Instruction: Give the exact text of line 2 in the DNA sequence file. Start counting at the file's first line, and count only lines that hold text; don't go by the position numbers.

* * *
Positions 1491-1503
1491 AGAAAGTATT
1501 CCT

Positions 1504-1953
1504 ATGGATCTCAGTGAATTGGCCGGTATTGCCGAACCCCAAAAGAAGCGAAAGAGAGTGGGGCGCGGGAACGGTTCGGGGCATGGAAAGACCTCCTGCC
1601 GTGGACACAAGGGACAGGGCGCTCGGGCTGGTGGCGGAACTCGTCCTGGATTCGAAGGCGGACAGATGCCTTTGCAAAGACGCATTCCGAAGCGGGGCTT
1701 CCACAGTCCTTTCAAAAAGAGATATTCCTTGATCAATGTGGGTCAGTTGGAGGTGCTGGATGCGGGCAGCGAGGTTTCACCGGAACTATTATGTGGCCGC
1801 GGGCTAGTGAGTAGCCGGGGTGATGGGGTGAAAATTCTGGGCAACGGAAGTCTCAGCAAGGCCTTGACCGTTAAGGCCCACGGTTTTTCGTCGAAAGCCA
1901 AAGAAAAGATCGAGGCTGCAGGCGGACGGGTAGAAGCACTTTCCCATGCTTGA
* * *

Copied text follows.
1491 AGAAAGTATT